One of the most common arguments against my personal opinions has been, “you’ll change your mind when you’re older.” Assuming this is based on the speaker’s own experience, it’s quite possibly true. I hope I don’t die with the same views, feelings, and perspectives I have now at twenty-one. But this statement treats opinions as invalid because of the chance that they’ll change at some point down the line. It’s like saying you shouldn’t eat the apple now because in a month it’ll be rotten. It assumes that young people are the only ones who learn, and apply, new knowledge to their views, which is a troubling thought on its own. The idea should be to always be learning, for the student to become the teacher, and that can, and should, happen at any age.

I was –am still- told time and again how mature I am for my age. I hear things like, “oh, I thought you were older” all the time. These comments are always meant as compliments, similarly to the idea “you’re not like other girls,” and I receive them as such, but it never fails to make me a little sad too. These reflections imply that the majority of the given category is “worse” than I am, but in my experience, the majority of people my age are similarly complex. I think my ‘maturity’ is noticed by past generations because my personality aligns more similarly to their values and comfort zones, whereas people in my age group who participate in ‘millennial’-type hobbies are seen as lesser simply because it’s new and scary to the people who didn’t grow up with it. We all show our complexity in different ways, but taking a selfie or caring about make-up doesn’t make you childish or immature.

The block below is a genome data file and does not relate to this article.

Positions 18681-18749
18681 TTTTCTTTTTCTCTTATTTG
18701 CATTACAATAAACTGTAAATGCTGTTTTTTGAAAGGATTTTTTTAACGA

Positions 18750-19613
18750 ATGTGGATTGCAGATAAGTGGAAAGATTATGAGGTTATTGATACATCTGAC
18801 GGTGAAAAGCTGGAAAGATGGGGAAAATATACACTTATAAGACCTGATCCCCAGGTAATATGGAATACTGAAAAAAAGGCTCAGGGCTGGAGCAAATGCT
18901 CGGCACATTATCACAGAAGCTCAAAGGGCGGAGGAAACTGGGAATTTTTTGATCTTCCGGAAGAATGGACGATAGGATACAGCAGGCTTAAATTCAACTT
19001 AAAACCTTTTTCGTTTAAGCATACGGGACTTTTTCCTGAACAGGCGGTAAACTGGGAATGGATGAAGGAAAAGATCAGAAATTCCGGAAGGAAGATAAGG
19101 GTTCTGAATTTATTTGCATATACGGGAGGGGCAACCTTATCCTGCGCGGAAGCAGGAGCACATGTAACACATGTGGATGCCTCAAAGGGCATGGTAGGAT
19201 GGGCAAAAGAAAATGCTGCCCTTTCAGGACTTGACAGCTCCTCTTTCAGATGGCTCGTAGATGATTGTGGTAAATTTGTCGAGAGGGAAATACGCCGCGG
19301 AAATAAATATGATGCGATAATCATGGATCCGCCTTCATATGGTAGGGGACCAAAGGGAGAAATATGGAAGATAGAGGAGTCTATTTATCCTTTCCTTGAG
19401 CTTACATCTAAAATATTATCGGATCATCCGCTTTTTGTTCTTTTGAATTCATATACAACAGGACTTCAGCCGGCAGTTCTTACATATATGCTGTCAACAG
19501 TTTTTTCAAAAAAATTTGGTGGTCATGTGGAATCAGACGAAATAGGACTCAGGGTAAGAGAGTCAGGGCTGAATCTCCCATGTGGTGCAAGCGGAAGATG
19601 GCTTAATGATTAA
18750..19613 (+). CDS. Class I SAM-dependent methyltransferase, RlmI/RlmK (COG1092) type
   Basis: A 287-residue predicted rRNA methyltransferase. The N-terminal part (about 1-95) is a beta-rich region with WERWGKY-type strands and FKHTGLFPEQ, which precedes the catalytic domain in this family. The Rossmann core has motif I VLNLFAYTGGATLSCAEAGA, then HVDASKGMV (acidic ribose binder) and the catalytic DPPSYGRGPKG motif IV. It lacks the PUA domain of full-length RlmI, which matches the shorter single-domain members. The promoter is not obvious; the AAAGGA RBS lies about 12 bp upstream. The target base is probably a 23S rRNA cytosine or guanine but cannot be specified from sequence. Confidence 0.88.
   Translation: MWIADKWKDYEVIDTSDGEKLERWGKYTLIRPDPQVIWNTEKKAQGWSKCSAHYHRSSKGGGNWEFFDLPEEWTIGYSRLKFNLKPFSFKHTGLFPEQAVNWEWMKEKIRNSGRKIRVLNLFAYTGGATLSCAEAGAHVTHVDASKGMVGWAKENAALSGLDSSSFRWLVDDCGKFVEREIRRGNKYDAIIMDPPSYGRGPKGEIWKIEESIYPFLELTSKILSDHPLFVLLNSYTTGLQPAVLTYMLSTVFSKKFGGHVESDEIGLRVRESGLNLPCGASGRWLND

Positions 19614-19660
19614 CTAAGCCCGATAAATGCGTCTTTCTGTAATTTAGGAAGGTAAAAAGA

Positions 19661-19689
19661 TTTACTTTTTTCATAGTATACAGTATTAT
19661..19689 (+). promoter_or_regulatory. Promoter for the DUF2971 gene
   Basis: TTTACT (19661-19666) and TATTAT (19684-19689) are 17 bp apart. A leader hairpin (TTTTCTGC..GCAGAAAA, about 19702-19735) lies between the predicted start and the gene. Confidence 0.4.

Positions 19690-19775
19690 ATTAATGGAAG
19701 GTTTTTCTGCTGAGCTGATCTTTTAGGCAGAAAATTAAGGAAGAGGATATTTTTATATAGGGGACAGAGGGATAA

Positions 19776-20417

As you age, you lose the memory of what it was like to be twelve and talked down to when you knew so much more than people assumed. You forget what it was like to be seventeen and have your opinions dismissed because you’re not an adult. You forget what it’s like to be twenty; stuck in the limbo of childhood and adulthood, simultaneously belittled and expected the most of. It’s as if you lose the ability to empathize with anyone younger than you as you age; the ever-growing number of people “below” you are grouped together under the label “naïve.” You forget that no one, not the twelve-year-old, not the seventeen-year-old, not the twenty-year-old, not the forty-year-old or the eighty-year-old has all the answers; it’s not possible.